Parnell shines on Sunday, but Tigers' bullpen picture remains unclear

LAKELAND, Fla. -- With less than a week to go before rosters must be finalized, the Detroit Tigers’ bullpen picture remains a murky one -- amorphous and ever-changing even as the days of spring training dwindle.

Much of how the remaining few spots will shake out hinges on the team’s relative health. Alex Wilson, who has been hampered by a lat strain all through camp, has been ruled out for Opening Day, and his fellow reliever Blaine Hardy appears likely to earn a similar designation.

Manager Brad Ausmus did not sound confident on Sunday when assessing Hardy’s potential availability when the club begins the regular season on the road in Miami against the Marlins on April 5.

“With every passing day, I’ve become less and less confident he’s going to be ready,” Ausmus said.

The back end of the bullpen appears to be set with closer Francisco Rodriguez and offseason additions Mark Lowe and Justin Wilson expected to handle setup roles. But the front end presents a much more intriguing competition, with Drew VerHagen appearing to be the only incumbent locked into a spot. The situation remains fluid -- with Hardy’s question mark a big reason -- with the likes of Bruce Rondon, Kyle Ryan, Buck Farmer, Lendy Castillo and Bobby Parnell all competing for just a few available openings.

Add Shane Greene to that mix, as well, should the Tigers keep Matt Boyd as the fifth starter and use Greene in long relief.

The Tigers, hell-bent on adding depth and fostering competition, came into camp with a crowded bullpen. And even as injuries have thinned out the corps, the club has yet to determine who exactly will be with the team once the Tigers begin the season and subsequently head north to Detroit. Ausmus would prefer to make these decisions soon.

“It’s gotta get done sooner than later. There’s only a week left,” Ausmus said after Sunday’s game. “It’ll be decided here in short order. It’s not going to go down to the last game of the spring or anything like that. But decisions haven’t been finalized at this point."

Parnell was the only one to help his cause on Sunday in the Tigers’ 8-3 loss to the Houston Astros, as the former Mets closer delivered his strongest outing to date since signing with the team as a free agent before camp.

Parnell recovered from a leadoff double in the ninth and retired three straight batters, striking out two.

“I thought that was his best outing, quite frankly,” said Ausmus, who noted Parnell finally let the ball go, rather than aiming like in previous appearances.

The 31-year-old reliever, who had Tommy John surgery in 2014, has been encouraged also by his increasing velocity. Earlier this spring he was throwing in the low 90s, and now he's throwing upwards of 96 mph. There is some hope still that his velocity could continue to improve.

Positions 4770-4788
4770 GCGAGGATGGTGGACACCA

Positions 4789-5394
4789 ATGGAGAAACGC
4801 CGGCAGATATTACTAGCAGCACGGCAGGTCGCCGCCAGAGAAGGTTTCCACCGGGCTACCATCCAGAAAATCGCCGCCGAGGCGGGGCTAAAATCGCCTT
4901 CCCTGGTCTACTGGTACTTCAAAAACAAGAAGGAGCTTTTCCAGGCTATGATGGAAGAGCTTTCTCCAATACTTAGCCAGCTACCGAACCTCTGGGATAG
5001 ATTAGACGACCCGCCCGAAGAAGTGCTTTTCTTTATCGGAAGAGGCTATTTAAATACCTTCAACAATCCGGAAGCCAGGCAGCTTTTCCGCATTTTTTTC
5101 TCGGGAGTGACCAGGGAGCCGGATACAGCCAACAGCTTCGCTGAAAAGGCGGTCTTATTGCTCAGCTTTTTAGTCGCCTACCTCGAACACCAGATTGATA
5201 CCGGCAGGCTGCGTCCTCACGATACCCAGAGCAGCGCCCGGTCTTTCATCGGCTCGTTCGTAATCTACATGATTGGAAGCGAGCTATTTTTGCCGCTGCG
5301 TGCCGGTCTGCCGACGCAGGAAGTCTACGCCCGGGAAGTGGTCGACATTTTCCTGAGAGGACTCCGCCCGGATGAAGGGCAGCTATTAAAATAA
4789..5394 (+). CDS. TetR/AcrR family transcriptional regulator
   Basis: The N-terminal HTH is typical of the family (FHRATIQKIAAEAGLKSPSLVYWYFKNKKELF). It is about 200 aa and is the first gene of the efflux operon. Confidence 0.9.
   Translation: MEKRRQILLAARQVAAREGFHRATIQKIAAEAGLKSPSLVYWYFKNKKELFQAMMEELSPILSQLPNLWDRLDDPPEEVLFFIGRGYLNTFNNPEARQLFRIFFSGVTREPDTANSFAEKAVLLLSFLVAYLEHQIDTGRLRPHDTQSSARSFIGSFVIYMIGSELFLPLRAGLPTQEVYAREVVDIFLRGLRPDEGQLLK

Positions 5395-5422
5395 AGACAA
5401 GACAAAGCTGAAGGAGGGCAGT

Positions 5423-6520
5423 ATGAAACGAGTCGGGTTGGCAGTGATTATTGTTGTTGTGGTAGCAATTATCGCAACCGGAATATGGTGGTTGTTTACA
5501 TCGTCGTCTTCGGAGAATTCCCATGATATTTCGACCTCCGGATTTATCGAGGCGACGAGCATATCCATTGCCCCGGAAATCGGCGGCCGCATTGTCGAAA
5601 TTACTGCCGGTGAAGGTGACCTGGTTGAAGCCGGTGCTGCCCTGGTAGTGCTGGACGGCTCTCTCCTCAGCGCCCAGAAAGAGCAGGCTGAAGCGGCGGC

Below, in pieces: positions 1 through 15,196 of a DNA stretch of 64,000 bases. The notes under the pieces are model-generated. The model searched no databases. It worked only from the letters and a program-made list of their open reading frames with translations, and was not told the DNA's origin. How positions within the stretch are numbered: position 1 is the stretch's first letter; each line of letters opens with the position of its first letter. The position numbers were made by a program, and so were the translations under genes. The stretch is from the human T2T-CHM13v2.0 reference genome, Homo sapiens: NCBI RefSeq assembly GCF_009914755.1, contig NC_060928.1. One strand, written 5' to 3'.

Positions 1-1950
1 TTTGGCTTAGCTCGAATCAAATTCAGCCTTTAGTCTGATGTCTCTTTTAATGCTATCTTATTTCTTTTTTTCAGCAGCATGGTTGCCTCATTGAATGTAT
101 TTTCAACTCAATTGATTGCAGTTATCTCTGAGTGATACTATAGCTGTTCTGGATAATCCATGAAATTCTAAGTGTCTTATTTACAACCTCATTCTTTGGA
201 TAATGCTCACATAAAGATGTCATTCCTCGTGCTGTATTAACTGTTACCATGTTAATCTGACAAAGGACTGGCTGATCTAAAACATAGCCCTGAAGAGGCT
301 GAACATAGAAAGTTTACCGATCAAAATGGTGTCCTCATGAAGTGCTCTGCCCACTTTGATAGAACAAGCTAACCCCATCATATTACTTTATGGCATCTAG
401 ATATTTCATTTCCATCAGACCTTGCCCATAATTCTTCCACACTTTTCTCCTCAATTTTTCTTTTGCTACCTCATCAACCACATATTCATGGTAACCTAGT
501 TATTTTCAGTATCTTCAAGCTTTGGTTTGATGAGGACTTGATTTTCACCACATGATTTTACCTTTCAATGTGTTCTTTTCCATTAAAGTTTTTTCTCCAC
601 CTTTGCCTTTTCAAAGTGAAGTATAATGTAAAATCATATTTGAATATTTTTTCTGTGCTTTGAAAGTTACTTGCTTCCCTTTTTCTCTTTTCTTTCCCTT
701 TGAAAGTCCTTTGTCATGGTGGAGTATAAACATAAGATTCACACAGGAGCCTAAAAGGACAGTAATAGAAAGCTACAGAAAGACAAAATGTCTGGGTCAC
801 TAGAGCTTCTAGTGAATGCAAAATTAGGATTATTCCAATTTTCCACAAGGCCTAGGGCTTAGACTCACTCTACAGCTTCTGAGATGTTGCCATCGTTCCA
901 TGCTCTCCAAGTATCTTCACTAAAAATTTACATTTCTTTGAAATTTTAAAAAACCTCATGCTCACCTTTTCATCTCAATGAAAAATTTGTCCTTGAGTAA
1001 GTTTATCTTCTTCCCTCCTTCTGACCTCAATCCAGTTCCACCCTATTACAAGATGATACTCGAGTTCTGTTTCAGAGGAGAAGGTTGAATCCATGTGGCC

“It wouldn’t shock me, the way he’s been trending, if in another month, he was throwing 96 to 98 [mph] consistently,” Ausmus said.

Regardless of his velocity, Parnell feels his confidence is growing and the faith in his arm strength has been restored. Whether that will add up to him carving out a spot on the club’s big league roster remains to be seen.

“I feel like I have a chance,” said Parnell, who has an opt-out clause in his minor league contract. “I feel like I can help the bullpen, when things are good, but like I said, I need to be more consistent. I don’t know what they’re thinking but I’m gonna keep working to make things better and if they feel like I can help the bullpen, I’ll be there to help them. If not, I’ll keep working.”

Conversely, it was a bleak day for both Castillo and Rondon, who struggled in their respective appearances against the Astros.

Castillo walked three batters and Rondon gave up two home runs in 2/3 of an inning.

Castillo has been a pleasant surprise in camp for the Tigers this spring -- the former shortstop was not expected to be among those competing for one of the last spots -- but Rondon’s trajectory has taken some maddening twists and turns. Logan Kensing has also made a favorable -- albeit unexpected -- impression.

Rondon has pitched lights-out while hitting triple digits on the radar gun, but he has gotten lit up on a few occasions, as well. Last season’s maturity issues notwithstanding, Rondon’s lack of consistency remains the most immediate area of concern for the organization.

And right now, it is his biggest hurdle to clear if he wants to make the team.

“There’s no magic formula,” Ausmus said. “He needs to pitch well.”